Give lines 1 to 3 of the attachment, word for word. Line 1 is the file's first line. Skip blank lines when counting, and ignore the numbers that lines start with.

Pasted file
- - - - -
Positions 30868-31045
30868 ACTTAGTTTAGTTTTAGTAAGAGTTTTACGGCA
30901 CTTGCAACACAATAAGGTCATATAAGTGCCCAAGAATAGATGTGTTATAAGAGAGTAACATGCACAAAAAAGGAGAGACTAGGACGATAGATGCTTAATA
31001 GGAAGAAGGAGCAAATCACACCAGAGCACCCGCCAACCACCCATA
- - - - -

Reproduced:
Positions 30868-31045
30868 ACTTAGTTTAGTTTTAGTAAGAGTTTTACGGCA
30901 CTTGCAACACAATAAGGTCATATAAGTGCCCAAGAATAGATGTGTTATAAGAGAGTAACATGCACAAAAAAGGAGAGACTAGGACGATAGATGCTTAATA